Old Yale

The '21 Club

A survey of four Classes of '21 across the centuries.

Judith Ann Schiff is chief research archivist at the Yale University Library.

Manuscripts & Archives/Engraving by Theodore Diedricksen Jr.

Manuscripts & Archives/Engraving by Theodore Diedricksen Jr.

Yale’s first Class of ’21—that’s 1721—slept, studied, and attended classes in one building facing the Green. This illustration is from Edwin Oviatt’s 1916 book “The Beginnings of Yale.” View full image

The Class of 2021 may leave bittersweet memories of their final Yale years and their COVID-compliant commencement. As we celebrate their graduation in May, a look back to the previous Classes of ’21 provides a panorama of four centuries of Yale alumni.

The newest Class of ’21 will have around 1,500 graduates, the largest number in Yale’s history, thanks to the opening of two new residential colleges for their first year. Those not receiving financial aid paid a term bill of $74,900. They were taught by an arts and sciences faculty of nearly 1,200 professors, lecturers, and teachers. And after commencement, they will join a body of 175,000 living alumni.

In September 1721, Rector Timothy Cutler presented 14 Collegii Yalensis diplomas to the members of the first Class of ’21 at the fourth commencement held in New Haven, two months after Elihu Yale’s death. Gown and town looked forward to receiving his promised donation of an additional 10,000 pounds, but Yale died intestate. There was no legacy. Still, Yale’s donation in 1718 enabled the college to remain a private institution while it continued to be publicly supported.

Tuition was about 35 shillings, room and board about 4 shillings a week. The omni-functional college hall at the northwest corner of College and Chapel Streets (the current site of Bingham Hall) faced the Upper Green, which was occupied by the colony statehouse, Hopkins Grammar School, the prison and stocks, and the Town Burying Ground. Further east down the Green were the meeting house and the great marketplace where cows still grazed.

During ’21’s college years, in the reign of King George I, New Orleans was founded by the French, the Alamo was built, and Blackbeard was killed off the coast of North Carolina. The college faculty comprised the rector (renamed president in 1745) and two tutors. At the next commencement Cutler would reveal that he had converted to the Church of England and would be summarily dismissed. At the time, Yale had 105 living and five deceased alumni.

The Class of 1821 holds a special place in Yale history for promoting alumni associations and support. President Jeremiah Day ’95, inaugurated in the class’s freshman year, would remain in office for 29 years, the longest in Yale history. Tuition was $33; for each of three terms, room was $2–4 and board $65–75—with extra charges for sweeping, making beds, and other services. In 1821, US President Monroe was inaugurated for a second term, Missouri became a state, and Florida a US territory. One of the early iconic American popular novels was published that year: The Spy, a romance set in the American Revolution, establishing the reputation of James Fenimore Cooper ’06.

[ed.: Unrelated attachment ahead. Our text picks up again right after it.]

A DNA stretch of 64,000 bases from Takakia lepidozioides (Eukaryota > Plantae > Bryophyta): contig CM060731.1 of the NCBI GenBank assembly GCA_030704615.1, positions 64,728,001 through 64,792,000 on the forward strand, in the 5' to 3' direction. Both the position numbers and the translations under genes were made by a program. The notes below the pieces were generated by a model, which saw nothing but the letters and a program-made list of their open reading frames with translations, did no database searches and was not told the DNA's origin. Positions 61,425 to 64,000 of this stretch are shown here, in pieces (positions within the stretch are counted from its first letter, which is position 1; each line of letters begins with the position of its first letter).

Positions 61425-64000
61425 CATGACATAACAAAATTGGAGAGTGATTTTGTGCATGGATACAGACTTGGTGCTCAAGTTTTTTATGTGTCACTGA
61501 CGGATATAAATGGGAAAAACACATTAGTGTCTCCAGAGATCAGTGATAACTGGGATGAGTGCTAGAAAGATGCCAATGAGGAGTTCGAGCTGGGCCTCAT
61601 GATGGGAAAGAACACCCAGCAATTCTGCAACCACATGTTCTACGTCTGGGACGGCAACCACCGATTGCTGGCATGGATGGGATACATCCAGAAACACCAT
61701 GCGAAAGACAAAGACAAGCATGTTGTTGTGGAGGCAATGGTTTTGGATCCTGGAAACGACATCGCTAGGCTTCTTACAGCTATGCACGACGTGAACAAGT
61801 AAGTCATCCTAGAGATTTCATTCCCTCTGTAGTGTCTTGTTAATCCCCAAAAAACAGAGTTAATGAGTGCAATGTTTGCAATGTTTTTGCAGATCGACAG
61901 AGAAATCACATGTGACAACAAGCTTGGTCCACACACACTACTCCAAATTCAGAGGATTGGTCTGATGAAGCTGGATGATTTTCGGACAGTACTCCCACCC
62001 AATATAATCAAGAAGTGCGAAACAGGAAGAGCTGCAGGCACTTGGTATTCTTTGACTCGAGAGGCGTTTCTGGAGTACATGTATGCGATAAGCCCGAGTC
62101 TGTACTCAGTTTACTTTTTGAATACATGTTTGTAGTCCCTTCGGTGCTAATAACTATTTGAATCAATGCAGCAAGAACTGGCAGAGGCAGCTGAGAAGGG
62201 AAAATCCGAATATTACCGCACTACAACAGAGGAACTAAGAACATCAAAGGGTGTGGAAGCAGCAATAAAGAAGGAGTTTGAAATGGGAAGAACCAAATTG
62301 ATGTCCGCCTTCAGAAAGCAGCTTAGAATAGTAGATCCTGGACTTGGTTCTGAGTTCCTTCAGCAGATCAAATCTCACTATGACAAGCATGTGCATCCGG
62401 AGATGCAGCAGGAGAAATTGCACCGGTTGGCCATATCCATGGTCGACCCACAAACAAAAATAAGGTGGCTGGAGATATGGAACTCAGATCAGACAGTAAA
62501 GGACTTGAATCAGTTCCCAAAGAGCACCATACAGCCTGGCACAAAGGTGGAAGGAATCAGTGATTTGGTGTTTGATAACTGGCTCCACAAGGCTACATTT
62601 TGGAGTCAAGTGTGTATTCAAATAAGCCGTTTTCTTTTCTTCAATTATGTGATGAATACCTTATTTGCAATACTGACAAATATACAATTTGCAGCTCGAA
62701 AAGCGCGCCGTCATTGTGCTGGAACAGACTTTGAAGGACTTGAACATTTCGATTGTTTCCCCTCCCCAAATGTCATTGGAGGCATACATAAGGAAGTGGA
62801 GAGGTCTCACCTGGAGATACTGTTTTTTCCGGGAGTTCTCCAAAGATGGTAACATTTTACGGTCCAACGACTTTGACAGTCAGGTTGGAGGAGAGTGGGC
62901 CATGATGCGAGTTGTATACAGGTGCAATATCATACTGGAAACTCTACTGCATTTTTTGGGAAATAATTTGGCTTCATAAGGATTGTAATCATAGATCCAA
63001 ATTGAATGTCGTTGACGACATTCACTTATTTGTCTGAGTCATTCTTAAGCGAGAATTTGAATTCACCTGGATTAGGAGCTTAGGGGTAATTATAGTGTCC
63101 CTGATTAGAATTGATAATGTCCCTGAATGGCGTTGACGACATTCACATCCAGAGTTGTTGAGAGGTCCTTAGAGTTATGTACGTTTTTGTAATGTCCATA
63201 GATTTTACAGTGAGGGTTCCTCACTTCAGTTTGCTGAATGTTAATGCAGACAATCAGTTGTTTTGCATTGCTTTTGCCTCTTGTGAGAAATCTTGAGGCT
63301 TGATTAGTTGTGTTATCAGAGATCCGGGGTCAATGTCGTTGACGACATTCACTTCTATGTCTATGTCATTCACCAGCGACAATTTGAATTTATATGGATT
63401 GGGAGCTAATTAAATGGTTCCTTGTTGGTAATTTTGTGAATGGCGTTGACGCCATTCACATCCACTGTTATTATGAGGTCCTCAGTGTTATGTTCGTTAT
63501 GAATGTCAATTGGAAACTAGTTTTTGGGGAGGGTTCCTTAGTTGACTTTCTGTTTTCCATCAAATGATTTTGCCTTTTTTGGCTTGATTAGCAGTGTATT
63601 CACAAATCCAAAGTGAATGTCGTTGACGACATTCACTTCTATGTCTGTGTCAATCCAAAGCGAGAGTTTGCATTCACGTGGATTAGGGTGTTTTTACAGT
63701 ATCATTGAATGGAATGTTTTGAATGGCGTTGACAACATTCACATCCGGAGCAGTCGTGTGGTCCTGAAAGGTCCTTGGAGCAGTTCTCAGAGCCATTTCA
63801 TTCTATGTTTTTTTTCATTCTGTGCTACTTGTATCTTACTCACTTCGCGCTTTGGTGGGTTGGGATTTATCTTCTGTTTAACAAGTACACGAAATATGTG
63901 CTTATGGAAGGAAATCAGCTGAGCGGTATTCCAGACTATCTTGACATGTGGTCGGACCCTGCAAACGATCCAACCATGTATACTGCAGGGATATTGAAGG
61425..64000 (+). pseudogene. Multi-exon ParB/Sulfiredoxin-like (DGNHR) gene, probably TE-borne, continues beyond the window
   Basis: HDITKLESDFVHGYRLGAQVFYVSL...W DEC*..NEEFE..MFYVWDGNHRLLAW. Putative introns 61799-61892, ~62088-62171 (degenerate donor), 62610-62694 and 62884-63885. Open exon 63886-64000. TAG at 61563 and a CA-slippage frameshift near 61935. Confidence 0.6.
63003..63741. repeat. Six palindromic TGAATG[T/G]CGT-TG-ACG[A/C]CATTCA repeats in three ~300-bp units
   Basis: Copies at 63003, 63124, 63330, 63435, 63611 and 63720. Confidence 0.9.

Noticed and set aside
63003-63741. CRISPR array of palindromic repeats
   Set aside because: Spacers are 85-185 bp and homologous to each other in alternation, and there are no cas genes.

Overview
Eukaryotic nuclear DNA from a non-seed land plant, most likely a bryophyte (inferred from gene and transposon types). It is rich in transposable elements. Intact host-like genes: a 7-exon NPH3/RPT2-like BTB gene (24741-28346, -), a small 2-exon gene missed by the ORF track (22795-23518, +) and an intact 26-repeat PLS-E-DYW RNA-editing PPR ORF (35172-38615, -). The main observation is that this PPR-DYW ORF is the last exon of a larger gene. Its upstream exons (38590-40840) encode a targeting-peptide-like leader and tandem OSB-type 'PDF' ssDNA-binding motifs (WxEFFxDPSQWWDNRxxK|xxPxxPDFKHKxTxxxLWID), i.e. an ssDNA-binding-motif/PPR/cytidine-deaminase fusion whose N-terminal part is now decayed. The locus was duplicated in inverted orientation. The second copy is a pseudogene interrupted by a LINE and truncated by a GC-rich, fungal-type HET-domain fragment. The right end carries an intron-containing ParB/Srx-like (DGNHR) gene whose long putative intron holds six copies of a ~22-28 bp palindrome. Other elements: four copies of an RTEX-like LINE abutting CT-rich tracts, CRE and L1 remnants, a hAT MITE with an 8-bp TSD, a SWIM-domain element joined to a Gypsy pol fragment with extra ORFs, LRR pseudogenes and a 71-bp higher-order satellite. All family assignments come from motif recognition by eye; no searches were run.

One hundred years later, the Class of 1921 graduated in one of the most significant years for Yale. Known as the Reconstruction, it included the merger of Yale College and the Sheffield Scientific School with a Common Freshman Year, the reorganization of faculty from schools into departments, the extension of requirements for doctoral degrees, and the inauguration of the first and only non-alumnus president. The New York Times quoted outgoing President Arthur Twining Hadley ’76 in introducing James Rowland Angell: “The whole system of education is changing. . . . It is no longer enough to train individuals. We must do our part in so educating our nation as a whole that its members may be efficient in their several callings and may at the same time be animated by those ideals which make for unselfish conduct, for social order, and for the spiritual development of the commonwealth.” Angell spoke more succinctly: “It will always be true, that where the investigators and scholars are gathered, thither will come the intellectual elite from all the world.”

In 1921 the faculty totaled 114. Tuition was $300, room $100–330, and board $9 a week. Literary attention focused on Sinclair Lewis ’07’s phenomenal success Main Street, published in the fall of 1920; it was quickly followed by Babbitt in 1922.  Stephen Vincent Benet ’19 and Thornton Wilder ’20 were recent graduates. In 1920, there were 28,165 living graduates.

We close with observations from a ’21 alumnus—1821—that likely pertain to every Yale alum. John Mitchell’s service as an ordained minister was curtailed by chronic illness, so he devoted himself to literary pursuits. Soon after attending his 25th reunion, he published (anonymously) Reminiscences of Scenes and Characters in College: By a Graduate of Yale, of the Class of 1821. His description of the Yale commencement ceremony has surely stood the test of time:

“An ordinary thing, it is true, as it regards the College and the public, being of annual occurrence: but to the graduating class, whose particular concern in it can occur but once, it is a very extraordinary matter. . . . Even those who have no share in the performances, as speakers, feel, nevertheless, that the honors of the day are the honors of their class. . . . Whatever applauses are won by them are received as being in some degree the property of all; as all that will be won in future will be regarded with peculiar complacency, by each member, as belonging to the common-stock credit of the class. What potent words are these to stir emotion, then and ever after! Do you never meet with even the gray-haired alumnus that points you to such and such a distinguished name, and says, ‘These were classmates of mine’?”  

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